Hey, everyone. So in this video, we're going to talk about some fascinating objects in our universe which are called black holes. Alright? So there's one important equation that you need to know to solve problems. So let's go and take a look and we'll do a quick example, alright? So, a black hole is an object that has an enormous amount of mass in a relatively tiny space. And what I mean by that is that something like 500 kilometers is pretty big to us, but relative to the solar system, it's an incredibly small distance, alright? So it's relatively tiny. Now, this object is so massive that not even light can escape. So basically anything that falls into a black hole, whether it's a planet or a star or something like that or a spaceship or even light itself, once it falls in, it can never come back out. And the reason for that is if you've seen escape velocity, it's okay if you haven't. Basically, the escape speed would have to be faster than the speed of light, which is 3×108 m/s, but nothing can go faster than light. So essentially, anything that falls in is just doomed and will never be able to come back out. And that's why it looks black to us because no light escapes it and actually reaches our eyes or our telescopes and stuff like that. Alright? So there's an important equation called the Schwarzschild radius, and it's the equation that relates the mass of the black hole and the physical size of the black hole. The way that we define the size of the black hole is basically the radius from the center out to this boundary here where you see all the lights, and that's called the Schwarzschild radius. The equation is actually pretty straightforward. It's 2GM_{BH}/c2. And so basically, the surface of this boundary here, the boundary where everything gets sort of dark, is called the event horizon. So this boundary here is called the event horizon. It's more of a mathematical boundary. It's not like if you were to sort of pass through it, you would feel like a barrier or something like that. But basically, what happens is that once you pass across this boundary, you would have to go faster than the speed of light to come back out again, but that's impossible. So this is the boundary where nothing can possibly escape, and you're doomed if you fall in. Alright? So everything else that we've learned in this chapter, all the stuff about forces, satellite motion, all of our equations are still valid. We just now have an extra one, the Schwarzschild radius equation. Alright? So let's go ahead and take a look at our example here. So we have a team of astronomers who are imaging a black hole at the center of our galaxy or the galaxy MEDIT statement. By the way, this is a real thing that happened. And what they determined is anything closer than this distance here, a 120 AU, falls in and never escapes. Now, you should recognize that as basically the distance in which something comes into the black hole and then never comes back out. So this is going to be the Schwarzschild radius. We want to calculate the mass of this black hole, but we want it in terms of solar masses, in terms of basically as a multiple of how massive our sun is. Okay, so we want the M_{BH}, but we want it in terms of M_{sun}, right? So if we want the mass of the black hole, we're going to have to use our new equation, the Schwarzschild radius. So this is R_{S} = 2GM_{BH}c2. If we want this M_{BH}, we're just going to have to rearrange. The c2 goes up to the top. The 2Gs come down, and you're going to have R_{S}c2 × c2 / 2 G, and this is going to equal the mass of your black hole. Alright, so we know what the Schwarzschild radius is, it's the 120 AU, but because we're calculating the mass, we need everything to be in SI units. So this R_{S} here, which is 120 AU, we're going to have to convert it to meters. And I have this conversion factor right here. So if you want it in terms of meters, you're going to have to cancel out AU on the bottom. So this is going to be 1.5×1011 meters, and that's going to get rid of your AUs. Alright, so this just becomes 1.8×1013 meters. Okay? So now this is going to be 1.8×1013 and then you're going to do 3×108, that's the speed of light but you have to square it and now you divide by 2 × 6.67 × 10 minus 11 that's your big G, and then when you work this out, what you're going to get here is you're going to get a number that's 1.21×1040 kilograms. Alright? Now, this might not seem so, you know, it might seem like any ordinary big number. But remember, we want to express this in terms of solar masses. Okay. So there's one last conversion I need to do, which is I want to convert these kilograms here to M_{sun}. Alright, so what I have to do is I'm going to have to multiply this so that the kilograms cancel on the bottom. So this is going to be 2×1030. This is going to be 1. This is going to be M_{sun}. So when you work this out, your kilograms should cancel and the mass of your black hole is going to be 6×109 M_{sun}. So if you, so for those of you who, realize what this number is, this is going to be about 6,000,000,000. So 6,000,000,000 times the mass of our sun. So, in other words, this black hole is 6,000,000,000 times heavier than our Sun.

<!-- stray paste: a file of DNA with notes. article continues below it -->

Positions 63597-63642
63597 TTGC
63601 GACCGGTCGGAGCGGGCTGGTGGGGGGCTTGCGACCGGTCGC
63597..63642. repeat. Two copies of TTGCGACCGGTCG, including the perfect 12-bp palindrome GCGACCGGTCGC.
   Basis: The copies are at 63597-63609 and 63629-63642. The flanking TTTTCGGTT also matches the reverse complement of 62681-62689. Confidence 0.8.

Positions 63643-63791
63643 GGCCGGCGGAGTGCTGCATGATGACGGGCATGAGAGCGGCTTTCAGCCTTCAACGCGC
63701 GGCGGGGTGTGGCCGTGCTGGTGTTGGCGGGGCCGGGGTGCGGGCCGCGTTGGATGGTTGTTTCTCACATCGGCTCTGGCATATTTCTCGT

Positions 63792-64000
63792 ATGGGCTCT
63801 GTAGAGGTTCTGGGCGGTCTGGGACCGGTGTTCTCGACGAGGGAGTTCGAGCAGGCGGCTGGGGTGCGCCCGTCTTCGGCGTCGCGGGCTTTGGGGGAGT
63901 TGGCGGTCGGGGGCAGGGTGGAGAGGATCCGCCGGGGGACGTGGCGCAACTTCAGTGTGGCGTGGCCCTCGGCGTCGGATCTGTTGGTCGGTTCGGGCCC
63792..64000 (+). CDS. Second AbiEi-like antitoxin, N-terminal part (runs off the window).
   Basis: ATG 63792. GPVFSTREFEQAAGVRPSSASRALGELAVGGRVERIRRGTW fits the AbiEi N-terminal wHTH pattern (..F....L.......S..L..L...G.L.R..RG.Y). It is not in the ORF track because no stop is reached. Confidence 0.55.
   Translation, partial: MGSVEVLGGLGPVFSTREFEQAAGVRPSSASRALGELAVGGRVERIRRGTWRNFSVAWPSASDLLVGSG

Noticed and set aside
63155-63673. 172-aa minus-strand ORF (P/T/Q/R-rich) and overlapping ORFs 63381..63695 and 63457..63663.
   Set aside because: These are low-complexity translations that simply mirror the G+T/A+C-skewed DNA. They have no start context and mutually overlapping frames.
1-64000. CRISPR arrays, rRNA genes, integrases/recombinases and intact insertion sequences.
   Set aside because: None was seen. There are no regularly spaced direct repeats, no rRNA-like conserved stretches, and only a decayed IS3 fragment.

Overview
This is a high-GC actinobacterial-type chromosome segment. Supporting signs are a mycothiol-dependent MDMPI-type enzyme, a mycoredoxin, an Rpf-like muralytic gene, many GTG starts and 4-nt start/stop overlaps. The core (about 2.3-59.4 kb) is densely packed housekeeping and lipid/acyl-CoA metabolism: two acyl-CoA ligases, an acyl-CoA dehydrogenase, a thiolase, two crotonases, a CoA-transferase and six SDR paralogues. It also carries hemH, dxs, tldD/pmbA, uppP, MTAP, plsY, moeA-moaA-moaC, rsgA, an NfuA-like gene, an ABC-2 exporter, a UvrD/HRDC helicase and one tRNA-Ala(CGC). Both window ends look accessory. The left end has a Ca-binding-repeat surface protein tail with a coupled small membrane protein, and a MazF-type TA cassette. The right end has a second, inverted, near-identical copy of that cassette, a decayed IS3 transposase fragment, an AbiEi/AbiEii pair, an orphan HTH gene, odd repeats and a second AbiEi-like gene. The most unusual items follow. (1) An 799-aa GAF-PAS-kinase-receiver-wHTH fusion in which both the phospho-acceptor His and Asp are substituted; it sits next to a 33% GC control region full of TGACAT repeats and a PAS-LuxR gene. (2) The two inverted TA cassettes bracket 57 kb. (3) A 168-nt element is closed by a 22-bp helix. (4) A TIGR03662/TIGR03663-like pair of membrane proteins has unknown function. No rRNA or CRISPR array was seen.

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# Black Holes - Online Tutor, Practice Problems & Exam Prep